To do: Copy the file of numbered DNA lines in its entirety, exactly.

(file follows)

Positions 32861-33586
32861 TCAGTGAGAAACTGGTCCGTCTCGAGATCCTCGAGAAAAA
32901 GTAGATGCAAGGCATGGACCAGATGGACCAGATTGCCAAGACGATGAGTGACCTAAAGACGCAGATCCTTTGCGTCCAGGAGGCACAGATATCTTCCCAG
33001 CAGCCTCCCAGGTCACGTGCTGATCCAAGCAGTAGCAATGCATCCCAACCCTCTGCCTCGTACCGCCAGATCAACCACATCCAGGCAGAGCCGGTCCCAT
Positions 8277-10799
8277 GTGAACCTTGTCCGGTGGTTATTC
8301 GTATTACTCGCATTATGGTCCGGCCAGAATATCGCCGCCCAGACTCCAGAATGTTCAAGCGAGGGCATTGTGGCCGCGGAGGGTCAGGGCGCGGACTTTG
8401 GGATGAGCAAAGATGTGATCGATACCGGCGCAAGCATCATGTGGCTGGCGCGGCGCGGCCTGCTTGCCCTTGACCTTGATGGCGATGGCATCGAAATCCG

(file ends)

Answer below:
Positions 32861-33586
32861 TCAGTGAGAAACTGGTCCGTCTCGAGATCCTCGAGAAAAA
32901 GTAGATGCAAGGCATGGACCAGATGGACCAGATTGCCAAGACGATGAGTGACCTAAAGACGCAGATCCTTTGCGTCCAGGAGGCACAGATATCTTCCCAG
33001 CAGCCTCCCAGGTCACGTGCTGATCCAAGCAGTAGCAATGCATCCCAACCCTCTGCCTCGTACCGCCAGATCAACCACATCCAGGCAGAGCCGGTCCCAT
Positions 8277-10799
8277 GTGAACCTTGTCCGGTGGTTATTC
8301 GTATTACTCGCATTATGGTCCGGCCAGAATATCGCCGCCCAGACTCCAGAATGTTCAAGCGAGGGCATTGTGGCCGCGGAGGGTCAGGGCGCGGACTTTG
8401 GGATGAGCAAAGATGTGATCGATACCGGCGCAAGCATCATGTGGCTGGCGCGGCGCGGCCTGCTTGCCCTTGACCTTGATGGCGATGGCATCGAAATCCG